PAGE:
San Angelo Standard-Times’ Charles Bryce reports on Texas Tech athletic director Kirby Hocutt’s visit to San Angelo:
“We’ve got a good man leading our football program,” the Red Raiders AD said. “Kliff Kingsbury does things the right way. He operates with character and he operates with integrity. He’s a positive influence on the lives of these young men that he’s working with.
“He’s got a great staff, and we’re going to win. I’m going to stay bullish on that. I don’t know how many wins we’re going to get this year, but I can promise you this group of young men and this group of coaches were more disappointed than all of us in here about what happened last year.”
Texas Tech Baseball
Interesting story about the Angels’ Parker Bridwell, from the LA Times’ Pedro Moura. Bridwell is from Hereford and was going to walk-on at Texas Tech, but was drafted by the Baltimore Orioles in the 9th round and decided not to attend college:
He committed to Texas Tech, the closest university participating in Division I sports, and planned to play football and baseball. Only in the weeks before the 2010 MLB draft did Bridwell understand how much money he could make. The Red Raiders’ coach issued his standard recommendation: Sign if a major league team offers you more than $500,000.
The Baltimore Orioles selected Bridwell in the ninth round, in which the recommended slot figure is far less than that. But on the advice of an MLB agent, his father, Keith Bridwell, asked for $750,000. Soon after the draft, he said, the Orioles’ then-scouting director agreed to that figure in person.
Come the deadline, the Bridwells were told the commissioner’s office would not clear the bonus. A new, smaller offer was made. Talking as he drove along a Texas highway and angry to have a handshake deal reneged upon, Keith told the team his son would be going to college and hung up before Parker teared up in the passenger seat of the pickup truck.
“Dad, my dream was to play professional baseball, not college baseball,” Parker said. “I want to do that.”
Keith called back. Parker signed for $625,000 and flew to Florida to begin his minor league toil.
Good story of a kid from Hereford finally arriving.
Texas Tech Basketball
SI’s Molly Geary has an offseason Big 12 power ranking and big question to ask for each team. She has Texas Tech 7th overall and her big question is if Texas Tech can return to the NCAA Tournament:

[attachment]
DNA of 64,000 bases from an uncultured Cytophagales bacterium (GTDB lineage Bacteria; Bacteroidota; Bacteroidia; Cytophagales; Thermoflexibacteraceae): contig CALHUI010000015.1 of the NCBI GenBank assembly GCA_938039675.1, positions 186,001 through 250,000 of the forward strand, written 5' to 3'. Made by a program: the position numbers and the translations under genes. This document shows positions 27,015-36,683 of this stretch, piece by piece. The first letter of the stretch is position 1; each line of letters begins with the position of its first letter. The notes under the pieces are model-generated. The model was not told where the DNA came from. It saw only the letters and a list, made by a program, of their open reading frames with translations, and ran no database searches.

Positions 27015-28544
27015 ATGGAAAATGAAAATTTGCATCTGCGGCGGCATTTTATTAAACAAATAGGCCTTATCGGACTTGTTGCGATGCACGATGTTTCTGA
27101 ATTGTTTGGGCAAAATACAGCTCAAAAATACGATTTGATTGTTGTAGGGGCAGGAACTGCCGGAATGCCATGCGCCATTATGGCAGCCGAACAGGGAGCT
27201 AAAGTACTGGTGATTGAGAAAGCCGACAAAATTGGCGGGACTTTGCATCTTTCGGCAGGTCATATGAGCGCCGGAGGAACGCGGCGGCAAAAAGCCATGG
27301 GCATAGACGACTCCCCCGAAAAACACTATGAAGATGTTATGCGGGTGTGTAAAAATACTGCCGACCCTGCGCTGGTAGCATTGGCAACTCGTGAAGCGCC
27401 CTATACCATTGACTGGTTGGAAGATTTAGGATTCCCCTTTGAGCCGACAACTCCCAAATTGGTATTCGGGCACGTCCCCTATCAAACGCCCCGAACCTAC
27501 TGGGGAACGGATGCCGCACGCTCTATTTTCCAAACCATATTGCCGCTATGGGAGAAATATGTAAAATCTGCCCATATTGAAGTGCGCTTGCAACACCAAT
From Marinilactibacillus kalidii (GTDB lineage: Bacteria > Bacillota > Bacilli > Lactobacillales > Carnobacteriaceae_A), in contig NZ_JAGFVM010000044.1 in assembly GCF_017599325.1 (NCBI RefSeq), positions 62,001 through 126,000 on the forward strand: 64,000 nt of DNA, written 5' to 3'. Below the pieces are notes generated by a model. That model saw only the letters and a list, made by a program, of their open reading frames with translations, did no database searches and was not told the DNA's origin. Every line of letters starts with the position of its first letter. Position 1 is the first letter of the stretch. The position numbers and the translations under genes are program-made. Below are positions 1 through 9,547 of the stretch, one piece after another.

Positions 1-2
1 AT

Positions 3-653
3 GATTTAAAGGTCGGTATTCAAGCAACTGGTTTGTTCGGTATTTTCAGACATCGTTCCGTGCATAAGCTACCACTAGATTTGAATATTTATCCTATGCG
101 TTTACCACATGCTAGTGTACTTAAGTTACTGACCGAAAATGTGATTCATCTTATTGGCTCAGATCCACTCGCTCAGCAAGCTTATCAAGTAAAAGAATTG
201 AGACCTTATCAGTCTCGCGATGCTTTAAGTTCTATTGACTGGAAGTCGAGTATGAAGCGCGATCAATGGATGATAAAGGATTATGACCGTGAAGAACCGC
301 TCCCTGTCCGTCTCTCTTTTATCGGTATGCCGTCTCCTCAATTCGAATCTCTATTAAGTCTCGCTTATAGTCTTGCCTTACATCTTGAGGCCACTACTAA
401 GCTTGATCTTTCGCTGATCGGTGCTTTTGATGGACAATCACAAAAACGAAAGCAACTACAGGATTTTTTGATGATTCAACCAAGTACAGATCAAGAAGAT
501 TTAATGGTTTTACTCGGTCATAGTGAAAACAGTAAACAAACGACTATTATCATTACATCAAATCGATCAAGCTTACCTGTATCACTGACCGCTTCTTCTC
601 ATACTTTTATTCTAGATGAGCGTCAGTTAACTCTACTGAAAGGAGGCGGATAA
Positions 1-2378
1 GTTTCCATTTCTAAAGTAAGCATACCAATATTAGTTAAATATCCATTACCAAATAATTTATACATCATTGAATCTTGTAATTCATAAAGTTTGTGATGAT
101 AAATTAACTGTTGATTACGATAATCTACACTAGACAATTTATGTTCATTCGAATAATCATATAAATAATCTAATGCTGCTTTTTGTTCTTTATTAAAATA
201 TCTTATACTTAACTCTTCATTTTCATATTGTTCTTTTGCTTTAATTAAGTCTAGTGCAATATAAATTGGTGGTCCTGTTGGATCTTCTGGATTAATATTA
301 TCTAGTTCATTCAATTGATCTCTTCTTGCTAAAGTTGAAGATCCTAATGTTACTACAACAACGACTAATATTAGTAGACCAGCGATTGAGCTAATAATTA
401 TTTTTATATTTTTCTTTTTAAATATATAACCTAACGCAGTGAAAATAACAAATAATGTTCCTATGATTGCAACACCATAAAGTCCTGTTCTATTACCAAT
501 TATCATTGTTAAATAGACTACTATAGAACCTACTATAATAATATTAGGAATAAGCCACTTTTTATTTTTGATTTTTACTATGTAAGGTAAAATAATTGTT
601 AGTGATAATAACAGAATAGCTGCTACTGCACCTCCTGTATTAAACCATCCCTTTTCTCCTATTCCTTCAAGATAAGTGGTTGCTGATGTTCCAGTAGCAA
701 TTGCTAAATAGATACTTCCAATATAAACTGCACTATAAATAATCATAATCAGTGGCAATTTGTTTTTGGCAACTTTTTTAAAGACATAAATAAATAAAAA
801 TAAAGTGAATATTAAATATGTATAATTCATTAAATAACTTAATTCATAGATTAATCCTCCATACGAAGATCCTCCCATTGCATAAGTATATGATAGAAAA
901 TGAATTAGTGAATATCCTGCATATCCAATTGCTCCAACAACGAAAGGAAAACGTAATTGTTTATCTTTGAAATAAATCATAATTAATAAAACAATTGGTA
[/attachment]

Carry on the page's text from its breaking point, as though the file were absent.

Chris Beard’s first season in Lubbock started strong with an 11–1 mark against a soft nonconference schedule and wins over West Virginia, Kansas State and TCU within the Raiders’ first six Big 12 games. But things went downhill from there with a 4–10 mark the rest of the way. Now, Texas Tech will look to make its second NCAA tourney in three years behind the senior duo of point guard Keenan Evans and big man Zach Smith. Shooting guard Niem Stevenson and wing Justin Gray also make up the core of the returners.
The team will feature a number of new faces as well. Florida transfer Brandone Francis, a former four-star recruit who struggled with the Gators, is now eligible, and a number of incoming freshman and juco transfers arrive, including Jarrett Culver and Daniel Mading. The Red Raiders will need to put their disappointing end to 2016–17 behind them as they begin a fresh start next season.
Texas Tech Football
Texas Tech’s initial 2018 opponent, Ole Miss, will not be coached by Hugh Freeze, who resigned from Ole Miss last night. This is a delicious story and I believe Yahoo! Sports’ Pat Forde had the news first:
In a stunning turn of events, Hugh Freeze has resigned from Ole Miss. The move comes after the school found at least one call from the coach to an escort service on his school-issued cell phone.
Athletic director Ross Bjork said the initial phone call originally was “attributed to a misdial.” But further vetting of Freeze’s phone records disclosed a “pattern of conduct” that led the school administration to confront Freeze this week. Bjork said he and school administrators spoke to Freeze Wednesday night.
“Coach Freeze was very transparent, open, honest and admitted the conduct,” Bjork said, without specifying what that conduct was.
Yahoo! Sports’ Dan Wetzel has a tremendous take of Freeze, who believed he never did anything wrong ever:
There will be very few tears shed about it across the South. Mention Freeze to SEC coaches and you were as likely to get an eye roll as anything else. He propped himself up as a man of extreme faith – his religion on his sleeve, his Bible verses on his Twitter.
Yet as he scored top recruit after top recruit, it rubbed many the wrong way. Publicly, he was holier than thou. Privately, he was willing to drive the program right up a mountain and then off the NCAA infraction cliff, unconcerned who got crushed along the way.
And now this, an embarrassing scandal, the genesis of which stems not so much from his phone calls to escorts, but his phone calls to reporters, the cheap and temporary lies he told to save his own reputation through another National Signing Day.
There was never a concern for an injured party – be it Houston Nutt or all the recruits and their parents who the misdirection was designed to fool. They were the ones conned into sticking with the Rebels, led to believe everything was fine, when in truth bowl bans and sanctions that will crush competitiveness were coming. They were sold a false promise.
Kliff Kingsbury and a handful of other Big 12 coaches participated in ESPN’s car wash yesterday. I’ve made the decision not to download Adobe Flash so I’m not going to listen to the podcasts, but here is Kingsbury on Paul Finebaum’s show as well as Kingsbury on Ryen Russillo’s show.